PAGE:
Key Statistical Techniques

Chi-square (χ²) Test of Independence

May 22, 2017

BRIEF DESCRIPTION Whereas the One-sample Chi-square (χ²) goodness-of-fit test compares our sample distribution (observed frequencies) of a single variable with a known pre-defined distribution (expected frequencies) such as the population distribution, normal distribution, or poisson distribution, to test for the significance of deviation, the Chi-square (χ²) Test of Independence compares two categorical variables in a cross-tabulation fashion to determine group differences or degree of association (or non-association i.e. independence).  Chi-square (χ²) is a [READ MORE]

Which Test: Factor Analysis (FA, EFA, PCA, CFA)

April 4, 2017

Confused about when to use FA, EFA, PCA, or CFA? Well, all of them are interdependence methods in which no single variable or group of variables are defined as being independent or dependent. The statistical procedure involves the analysis of all variables in the data set simultaneously so the goal of these interdependence procedures is to uncover structure by grouping of variables (as in factor analysis) rather than respondents (typically in cluster analysis) or objects (typically in perceptual mapping). So interdependence methods do not attempt to predict one or more variable by others as [READ MORE]

One-Sample Chi-square (χ²) goodness-of-fit test

January 9, 2016

BRIEF DESCRIPTION The Chi-square (χ²) goodness-of-fit test is a univariate measure for categorical scaled data, such as dichotomous, nominal, or ordinal data.  It tests whether the variable’s observed frequencies differ significantly from a set of expected frequencies. For example, is our observed sample’s age distribution of 20%, 40%, 40% significantly different from what we expect (e.g. the population age distribution) of 30%, 30%, 40%. Chi-square (χ²) is a non-parametric procedure.   SIMILAR STATISTICAL PROCEDURES: Binomial goodness-of-fit (for binary data) [READ MORE]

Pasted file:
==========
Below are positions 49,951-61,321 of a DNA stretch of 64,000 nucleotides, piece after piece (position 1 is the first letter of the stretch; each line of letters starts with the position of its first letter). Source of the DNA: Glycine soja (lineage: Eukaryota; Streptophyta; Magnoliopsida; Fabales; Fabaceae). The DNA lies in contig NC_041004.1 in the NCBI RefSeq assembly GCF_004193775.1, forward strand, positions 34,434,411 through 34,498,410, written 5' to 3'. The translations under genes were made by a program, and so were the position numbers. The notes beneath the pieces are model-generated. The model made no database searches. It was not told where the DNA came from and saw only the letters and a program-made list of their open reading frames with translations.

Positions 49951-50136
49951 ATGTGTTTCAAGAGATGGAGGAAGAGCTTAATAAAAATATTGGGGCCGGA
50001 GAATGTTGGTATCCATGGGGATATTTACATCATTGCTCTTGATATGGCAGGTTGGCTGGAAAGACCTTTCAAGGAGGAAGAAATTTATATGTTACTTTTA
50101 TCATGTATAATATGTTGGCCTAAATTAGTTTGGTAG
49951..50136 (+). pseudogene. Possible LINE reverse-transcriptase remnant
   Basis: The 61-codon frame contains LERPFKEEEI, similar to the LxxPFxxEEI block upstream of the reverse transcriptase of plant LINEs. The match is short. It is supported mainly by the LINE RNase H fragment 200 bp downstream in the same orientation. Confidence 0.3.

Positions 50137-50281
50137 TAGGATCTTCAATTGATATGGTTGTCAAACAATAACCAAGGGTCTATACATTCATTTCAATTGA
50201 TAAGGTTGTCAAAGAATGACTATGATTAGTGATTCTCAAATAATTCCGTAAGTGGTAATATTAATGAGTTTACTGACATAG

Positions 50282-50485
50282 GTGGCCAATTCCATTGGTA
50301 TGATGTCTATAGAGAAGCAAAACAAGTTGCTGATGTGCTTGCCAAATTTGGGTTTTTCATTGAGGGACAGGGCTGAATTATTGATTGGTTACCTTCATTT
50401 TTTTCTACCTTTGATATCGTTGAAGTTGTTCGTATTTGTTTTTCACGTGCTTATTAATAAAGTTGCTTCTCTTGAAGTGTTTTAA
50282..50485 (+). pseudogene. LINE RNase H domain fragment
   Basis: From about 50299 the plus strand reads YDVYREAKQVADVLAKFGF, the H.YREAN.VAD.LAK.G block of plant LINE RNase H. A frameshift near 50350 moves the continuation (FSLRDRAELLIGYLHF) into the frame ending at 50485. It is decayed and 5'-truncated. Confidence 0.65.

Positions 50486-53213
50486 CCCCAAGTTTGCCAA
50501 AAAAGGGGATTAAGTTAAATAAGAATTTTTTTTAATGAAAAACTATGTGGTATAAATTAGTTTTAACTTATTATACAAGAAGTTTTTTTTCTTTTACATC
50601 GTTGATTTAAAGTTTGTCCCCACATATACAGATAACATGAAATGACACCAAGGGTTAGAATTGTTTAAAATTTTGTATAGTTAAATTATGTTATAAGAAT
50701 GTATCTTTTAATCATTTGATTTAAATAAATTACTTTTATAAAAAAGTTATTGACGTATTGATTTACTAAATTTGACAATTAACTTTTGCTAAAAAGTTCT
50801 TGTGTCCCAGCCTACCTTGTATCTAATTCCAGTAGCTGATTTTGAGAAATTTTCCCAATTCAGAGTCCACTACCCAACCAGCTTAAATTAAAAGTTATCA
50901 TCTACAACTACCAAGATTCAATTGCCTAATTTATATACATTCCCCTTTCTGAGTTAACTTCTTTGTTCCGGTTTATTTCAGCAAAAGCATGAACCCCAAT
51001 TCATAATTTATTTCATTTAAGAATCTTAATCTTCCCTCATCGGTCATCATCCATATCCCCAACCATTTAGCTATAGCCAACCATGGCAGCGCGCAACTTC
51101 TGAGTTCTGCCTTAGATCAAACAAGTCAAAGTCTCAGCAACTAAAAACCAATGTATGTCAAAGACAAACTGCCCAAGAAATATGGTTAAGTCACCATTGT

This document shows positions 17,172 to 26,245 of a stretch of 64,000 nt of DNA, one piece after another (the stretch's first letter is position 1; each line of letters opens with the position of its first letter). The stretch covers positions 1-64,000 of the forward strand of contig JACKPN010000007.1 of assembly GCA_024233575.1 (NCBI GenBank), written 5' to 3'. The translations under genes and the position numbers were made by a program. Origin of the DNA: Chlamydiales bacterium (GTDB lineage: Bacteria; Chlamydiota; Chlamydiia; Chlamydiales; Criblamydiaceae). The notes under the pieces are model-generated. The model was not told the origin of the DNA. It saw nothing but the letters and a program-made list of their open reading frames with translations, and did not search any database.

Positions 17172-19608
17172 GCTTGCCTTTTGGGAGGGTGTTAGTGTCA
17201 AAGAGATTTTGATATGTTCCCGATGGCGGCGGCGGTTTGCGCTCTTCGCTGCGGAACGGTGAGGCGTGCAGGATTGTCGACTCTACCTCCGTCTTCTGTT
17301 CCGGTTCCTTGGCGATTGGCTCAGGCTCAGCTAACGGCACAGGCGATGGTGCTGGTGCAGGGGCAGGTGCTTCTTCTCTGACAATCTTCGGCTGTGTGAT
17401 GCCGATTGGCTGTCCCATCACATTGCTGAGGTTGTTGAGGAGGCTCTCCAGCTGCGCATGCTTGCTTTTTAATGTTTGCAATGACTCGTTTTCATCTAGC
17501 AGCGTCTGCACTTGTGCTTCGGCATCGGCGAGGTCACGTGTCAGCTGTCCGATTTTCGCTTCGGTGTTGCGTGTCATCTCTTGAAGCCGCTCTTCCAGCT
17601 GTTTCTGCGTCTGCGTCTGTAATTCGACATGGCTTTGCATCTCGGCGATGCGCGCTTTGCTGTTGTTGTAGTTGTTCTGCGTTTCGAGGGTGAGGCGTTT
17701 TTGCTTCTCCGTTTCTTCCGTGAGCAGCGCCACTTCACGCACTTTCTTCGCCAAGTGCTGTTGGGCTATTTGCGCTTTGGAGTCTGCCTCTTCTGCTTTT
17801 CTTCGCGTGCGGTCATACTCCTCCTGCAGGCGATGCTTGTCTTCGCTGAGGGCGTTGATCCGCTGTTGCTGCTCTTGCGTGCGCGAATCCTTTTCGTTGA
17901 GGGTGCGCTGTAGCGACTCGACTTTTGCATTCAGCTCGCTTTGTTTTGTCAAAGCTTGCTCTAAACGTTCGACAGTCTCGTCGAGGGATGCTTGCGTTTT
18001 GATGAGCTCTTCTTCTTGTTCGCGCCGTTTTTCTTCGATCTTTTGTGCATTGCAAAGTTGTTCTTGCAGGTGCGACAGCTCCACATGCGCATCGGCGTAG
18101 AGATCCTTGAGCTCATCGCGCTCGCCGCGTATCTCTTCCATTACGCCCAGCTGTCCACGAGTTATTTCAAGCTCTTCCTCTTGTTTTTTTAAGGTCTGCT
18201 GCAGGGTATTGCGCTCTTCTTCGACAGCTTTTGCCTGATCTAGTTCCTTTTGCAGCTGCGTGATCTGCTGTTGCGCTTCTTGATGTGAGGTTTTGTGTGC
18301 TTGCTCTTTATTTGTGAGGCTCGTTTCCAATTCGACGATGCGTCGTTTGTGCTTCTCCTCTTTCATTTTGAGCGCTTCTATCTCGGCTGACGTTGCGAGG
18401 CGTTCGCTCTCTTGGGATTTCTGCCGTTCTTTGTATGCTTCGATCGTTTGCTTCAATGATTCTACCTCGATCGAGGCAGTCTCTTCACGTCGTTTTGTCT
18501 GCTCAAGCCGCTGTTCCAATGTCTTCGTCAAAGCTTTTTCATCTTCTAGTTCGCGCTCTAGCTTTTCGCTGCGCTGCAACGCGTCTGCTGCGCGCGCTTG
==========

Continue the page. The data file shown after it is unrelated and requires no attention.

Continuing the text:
Which Test: Logistic Regression or Discriminant Function Analysis

October 8, 2015

Discriminant Function Analysis (DFA) and Logistic Regression (LR) are so similar, yet so different. Which one when, or either at any time? Lets see….   DISCRIMINANT FUNCTION ANALYSIS (DFA): Is used to model the value (exclusive group membership) of a either a dichotomous or a nominal dependent variable (outcome) based on its relationship with one or more continuous scaled independent variables (predictors). A predictive model consisting of one or more discriminant functions (based on the linear combinations of the predictor variables that provide the best discrimination between the groups) [READ MORE]

So many regression procedures. Confused?

September 11, 2015

Regression is the work-horse  of research analytics. It has been around for a long time and it probably will be around for a long time to come. Whether we always realise it or not, most of our analytical tools are in some way or another based on the concept of correlation and regression.   Lets look at a few regression based procedures in the researchers’ toolbox:   1. Simple and multiple linear regression: Applicable if both the single dependent variable (outcome or response variable) and one or many independent variables (predictors) are measured on an interval scale. If we [READ MORE]

Analysis of Covariance (ANCOVA)

May 13, 2015

BRIEF DESCRIPTION The Analysis of Covariance (ANCOVA) follows the same procedures as the ANOVA except for the addition of an exogenous variable (referred to as a covariate) as an independent variable. The ANCOVA procedure is quite straightforward: It uses regression to determine if the covariate can predict the dependent variable and then does a test of differences (ANOVA) of the residuals among the groups. If there remains a significant difference among the groups, it signifies a significant difference between the dependent variable and the predictors after the effect of the [READ MORE]

One-Sample Kolmogorov-Smirnov goodness-of-fit test